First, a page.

If you read my previous reviews for issues 1, 2 and 3 you'll know that I really like this mini-series, but have been worried about the way the story has been unfolding. It seems I was right to worry because the funniest thing about the story, the heist, was not shown. I guess because they explained all of what would happen so it would just be a rehash. I think there was a lost opportunity for some comedy, maybe weaving the heist into the panel/talk that Hendrix was giving. On top of that we have the so obvious it almost hurts double-cross. It couldn't have been telegraphed any harder without flat-out saying it at the beginning. There was nothing surprising in the way it gets revealed or any nuance to it. It is your bargain bin double-cross.
And finally the Deus Ex Machina (the plot device not the computer game), that helps wrap this mini-series up is such a downer. There's no craftiness, or out-witting that happens, it's just deus ex machina. I'm so frustrated by this, especially because it leaves the story in a way that a second series would be ridiculous.
I had such high hopes for this mini-series. I was hoping there would be more insight into comic conventions than just jaded old-timers whining. I was hoping for intelligent back-stabbing and double-crossing. I was hoping for dramatic events that would fuel cliffhangers. I'll admit that all these hopes were before I learned it was only going to be four issues long, I scaled back quickly after that.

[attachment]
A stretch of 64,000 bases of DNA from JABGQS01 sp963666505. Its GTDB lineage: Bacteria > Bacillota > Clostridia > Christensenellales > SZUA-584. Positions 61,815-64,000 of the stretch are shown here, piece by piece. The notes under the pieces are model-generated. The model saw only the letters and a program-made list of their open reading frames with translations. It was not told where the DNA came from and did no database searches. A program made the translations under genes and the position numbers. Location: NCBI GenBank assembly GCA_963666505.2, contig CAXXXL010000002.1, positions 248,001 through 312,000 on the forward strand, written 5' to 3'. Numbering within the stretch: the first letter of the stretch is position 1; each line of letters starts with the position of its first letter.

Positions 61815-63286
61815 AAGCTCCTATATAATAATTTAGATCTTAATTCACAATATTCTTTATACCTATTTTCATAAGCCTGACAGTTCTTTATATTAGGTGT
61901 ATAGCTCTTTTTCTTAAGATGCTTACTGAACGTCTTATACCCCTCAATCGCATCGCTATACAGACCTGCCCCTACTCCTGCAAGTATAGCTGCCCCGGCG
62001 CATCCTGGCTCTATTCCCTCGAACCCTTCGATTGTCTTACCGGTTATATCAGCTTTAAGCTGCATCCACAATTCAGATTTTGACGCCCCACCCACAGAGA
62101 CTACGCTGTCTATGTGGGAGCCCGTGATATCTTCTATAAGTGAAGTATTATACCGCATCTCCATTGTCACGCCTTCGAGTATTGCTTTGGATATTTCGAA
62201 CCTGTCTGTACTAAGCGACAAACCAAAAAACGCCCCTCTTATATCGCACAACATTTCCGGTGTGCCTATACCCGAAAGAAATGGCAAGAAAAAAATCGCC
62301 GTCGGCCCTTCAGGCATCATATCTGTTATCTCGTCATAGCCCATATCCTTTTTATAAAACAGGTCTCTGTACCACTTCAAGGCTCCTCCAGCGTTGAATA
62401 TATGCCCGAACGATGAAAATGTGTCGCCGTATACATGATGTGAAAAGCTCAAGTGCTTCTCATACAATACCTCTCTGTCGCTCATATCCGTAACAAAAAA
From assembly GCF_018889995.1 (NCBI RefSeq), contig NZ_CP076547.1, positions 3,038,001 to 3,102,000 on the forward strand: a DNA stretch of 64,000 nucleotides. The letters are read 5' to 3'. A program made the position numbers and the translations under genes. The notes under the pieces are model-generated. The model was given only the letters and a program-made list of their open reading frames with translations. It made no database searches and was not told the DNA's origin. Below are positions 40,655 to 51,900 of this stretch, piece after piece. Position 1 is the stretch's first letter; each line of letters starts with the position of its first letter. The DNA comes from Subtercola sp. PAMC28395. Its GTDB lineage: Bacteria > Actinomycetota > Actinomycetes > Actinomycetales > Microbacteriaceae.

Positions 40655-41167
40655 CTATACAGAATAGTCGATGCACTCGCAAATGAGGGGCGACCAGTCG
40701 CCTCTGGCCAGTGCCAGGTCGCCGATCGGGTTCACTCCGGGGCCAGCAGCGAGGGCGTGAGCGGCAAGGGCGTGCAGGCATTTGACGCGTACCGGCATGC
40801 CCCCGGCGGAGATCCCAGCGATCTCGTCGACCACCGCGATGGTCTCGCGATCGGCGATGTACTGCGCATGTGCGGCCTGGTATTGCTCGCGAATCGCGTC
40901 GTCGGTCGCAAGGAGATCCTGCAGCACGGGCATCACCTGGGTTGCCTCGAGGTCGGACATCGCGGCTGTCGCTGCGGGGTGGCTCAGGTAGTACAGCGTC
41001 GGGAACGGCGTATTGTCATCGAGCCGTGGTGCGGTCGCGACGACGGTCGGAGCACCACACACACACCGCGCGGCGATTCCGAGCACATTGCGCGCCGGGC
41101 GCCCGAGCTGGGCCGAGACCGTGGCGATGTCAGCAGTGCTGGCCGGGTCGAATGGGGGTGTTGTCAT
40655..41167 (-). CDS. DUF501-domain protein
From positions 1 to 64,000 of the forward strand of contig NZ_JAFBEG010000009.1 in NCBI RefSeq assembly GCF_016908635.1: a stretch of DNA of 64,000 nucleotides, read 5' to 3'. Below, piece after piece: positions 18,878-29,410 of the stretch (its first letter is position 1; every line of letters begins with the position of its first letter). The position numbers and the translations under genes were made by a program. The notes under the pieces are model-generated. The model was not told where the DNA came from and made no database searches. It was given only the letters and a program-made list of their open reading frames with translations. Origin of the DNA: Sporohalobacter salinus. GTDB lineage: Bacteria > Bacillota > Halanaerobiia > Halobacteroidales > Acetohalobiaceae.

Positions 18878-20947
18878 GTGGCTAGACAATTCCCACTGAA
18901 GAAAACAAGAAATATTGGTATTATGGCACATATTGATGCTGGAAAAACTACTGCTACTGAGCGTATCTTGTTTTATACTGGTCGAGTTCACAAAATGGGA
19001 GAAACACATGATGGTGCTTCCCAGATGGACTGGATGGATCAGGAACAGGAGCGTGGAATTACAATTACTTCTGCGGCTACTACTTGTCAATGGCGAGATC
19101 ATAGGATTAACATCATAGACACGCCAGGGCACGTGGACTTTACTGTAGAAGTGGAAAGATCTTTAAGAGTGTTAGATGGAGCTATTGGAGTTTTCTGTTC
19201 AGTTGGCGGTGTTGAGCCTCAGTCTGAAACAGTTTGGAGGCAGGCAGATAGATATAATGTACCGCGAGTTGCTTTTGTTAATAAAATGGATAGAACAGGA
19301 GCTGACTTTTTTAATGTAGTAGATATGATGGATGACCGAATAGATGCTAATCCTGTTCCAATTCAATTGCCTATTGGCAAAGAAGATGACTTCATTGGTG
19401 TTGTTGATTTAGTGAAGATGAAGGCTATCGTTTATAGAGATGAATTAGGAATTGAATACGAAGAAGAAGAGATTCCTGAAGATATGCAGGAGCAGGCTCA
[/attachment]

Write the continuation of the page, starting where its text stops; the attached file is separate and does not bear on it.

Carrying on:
So that's the bad, onto the good. Even though the story was lackluster, the artwork is amazing. I might think about getting the trade, but if anyone picks it up I'll tell them just to look at the pictures and not read the story. The colors and style are great, I love the way the crowds are drawn in this book. When I first saw the promos for this comic it was the style that grabbed my attention.
Unfortunately the artwork is not enough to save this book from going out with a whimper. Maybe had the run been longer there could have been more exploration into the characters and events. As it is it feels like a poorly edited movie, focusing too much on some scenes and not enough on others.
The Big Con Job #4 Writer: Jimmy Palmiotti and Matt Brady Artist: Dominike “Domo” Stanton Colorist: Paul Little Publisher: BOOM! Studios Price: $3.99 Release Date: 6/10/15 Format: Mini-Series; Print/Digital